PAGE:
Amnesty International has urged the Azerbaijani authorities to stop the harassment of activists, after two members of an opposition youth organization were apparently targeted this week for using Facebook to call for anti-government protests.
Jabbar Savalan, a member of the Azerbaijan Popular Front Party's (APFP) youth group, has been jailed for two months pending trial on drugs charges after he posted on Facebook calling for a "Day of Rage" inspired by protests in the Middle East and North Africa.
Elcin Hasanov, also a member of the APFP youth group, was summoned by the police on 9 February, after he posted on Facebook calling for youth action against Jabbar Savalan’s detention. The police questioned him and told him to retract his comments and apologize. He has not done so.
"The authorities have already effectively muzzled much of the mainstream media. By clamping down on online activism they are silencing one of the few remaining platforms for the open discussion of critical views in Azerbaijan," said John Dalhuisen, Europe and Central Asia Deputy Programme Director at Amnesty International.
"These drugs charges could be being used as a pretext to punish Jabbar Savalan for his political activism. There is a striking similarity between his case and others in which the Azerbaijani authorities have brought drug-related charges against prominent critics."
Jabbar Savalan, a 20-year-old student, was arrested by police in the city of Sumgayit as he returned home from an APFP meeting on the evening of 5 February, the day after he had posted on Facebook calling for protests to take place in Freedom Square in the capital Baku. . Police searched his home while he was at the meeting, claiming to be acting on an anonymous tip-off.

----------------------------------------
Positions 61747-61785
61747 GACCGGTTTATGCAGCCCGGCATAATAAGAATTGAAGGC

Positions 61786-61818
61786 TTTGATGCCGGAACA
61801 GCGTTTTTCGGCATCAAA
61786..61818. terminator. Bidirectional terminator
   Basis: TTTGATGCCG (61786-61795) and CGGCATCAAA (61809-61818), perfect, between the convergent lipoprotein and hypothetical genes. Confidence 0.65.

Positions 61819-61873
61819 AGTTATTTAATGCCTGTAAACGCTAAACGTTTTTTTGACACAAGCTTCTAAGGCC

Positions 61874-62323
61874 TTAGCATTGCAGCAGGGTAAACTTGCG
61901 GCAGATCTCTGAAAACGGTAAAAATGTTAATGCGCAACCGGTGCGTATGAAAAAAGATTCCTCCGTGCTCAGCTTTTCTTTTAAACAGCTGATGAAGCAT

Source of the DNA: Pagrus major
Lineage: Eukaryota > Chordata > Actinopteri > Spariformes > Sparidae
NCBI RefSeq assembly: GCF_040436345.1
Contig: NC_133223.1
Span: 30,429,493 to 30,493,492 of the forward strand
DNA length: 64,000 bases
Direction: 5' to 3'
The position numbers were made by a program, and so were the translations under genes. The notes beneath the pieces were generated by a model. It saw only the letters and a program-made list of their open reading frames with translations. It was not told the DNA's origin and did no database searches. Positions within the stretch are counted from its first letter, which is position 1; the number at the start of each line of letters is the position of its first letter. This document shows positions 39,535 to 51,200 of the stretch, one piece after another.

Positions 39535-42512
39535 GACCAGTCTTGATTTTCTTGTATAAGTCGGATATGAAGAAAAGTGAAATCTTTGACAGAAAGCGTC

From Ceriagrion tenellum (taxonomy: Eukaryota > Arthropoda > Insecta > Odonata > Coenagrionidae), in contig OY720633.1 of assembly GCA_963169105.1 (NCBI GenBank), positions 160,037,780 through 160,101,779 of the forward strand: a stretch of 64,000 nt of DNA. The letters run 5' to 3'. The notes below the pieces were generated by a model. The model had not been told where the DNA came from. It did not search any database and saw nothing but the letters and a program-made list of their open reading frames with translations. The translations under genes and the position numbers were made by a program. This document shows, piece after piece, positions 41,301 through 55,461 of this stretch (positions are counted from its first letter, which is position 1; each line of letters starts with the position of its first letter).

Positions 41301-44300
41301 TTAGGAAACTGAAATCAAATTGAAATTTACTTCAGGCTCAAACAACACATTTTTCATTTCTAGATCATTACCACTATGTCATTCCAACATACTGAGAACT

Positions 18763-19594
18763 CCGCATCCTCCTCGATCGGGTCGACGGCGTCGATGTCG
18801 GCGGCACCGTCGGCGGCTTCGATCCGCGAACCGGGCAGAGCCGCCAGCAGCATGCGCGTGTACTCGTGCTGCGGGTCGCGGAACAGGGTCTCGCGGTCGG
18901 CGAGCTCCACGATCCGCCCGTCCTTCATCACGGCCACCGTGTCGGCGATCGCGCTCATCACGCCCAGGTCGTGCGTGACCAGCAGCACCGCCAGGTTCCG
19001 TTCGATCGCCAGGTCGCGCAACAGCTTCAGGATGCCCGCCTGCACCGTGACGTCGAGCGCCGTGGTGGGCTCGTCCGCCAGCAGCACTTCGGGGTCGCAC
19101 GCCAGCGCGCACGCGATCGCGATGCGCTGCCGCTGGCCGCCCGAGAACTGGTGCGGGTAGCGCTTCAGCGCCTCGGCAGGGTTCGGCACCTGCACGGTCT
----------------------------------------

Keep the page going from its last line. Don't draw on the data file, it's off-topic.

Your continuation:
A month before his arrest Jabbar Savalan had reposted an article critical of Azerbaijan’s President on Facebook originally published in a Turkish newspaper. He had also taken part in an anti-government protest on 20 January.
Jabbar Savalan's lawyer said that police officers handcuffed him and forced him into a police car without searching him or giving a reason for his arrest.
He was later searched at the police station, where police say they found 0.74 grams of marijuana in his coat pocket. He was charged with "possessing narcotics with intent to supply."
On 7 February, Sumgayit District Court ordered Jabbar Savalan to spend two months in pre-trial detention. If convicted, he could face a prison sentence of up to three years.
Jabbar Savalan's family and friends say that he has no history of drug use. His lawyer has called for an independent drugs test to be carried out.
The evening of his arrest, Jabbar Savalan was interrogated without a lawyer and pressured into signing a confession which he later retracted.
Jabbar Savalan’s lawyer was only allowed to see him two days after his arrest. His family has not been allowed to visit him in detention.
"Amnesty International calls on the Azerbaijani authorities to justify Jabbar Salavan’s pre-trial detention or release him immediately, pending a trial in line with international fair trial standards," said John Dalhuisen.
Journalists and civil society activists in Azerbaijan are frequently subjected to threats, harassment and violence and prevented from carrying out their work, sometimes through the excessive use of force by police officers.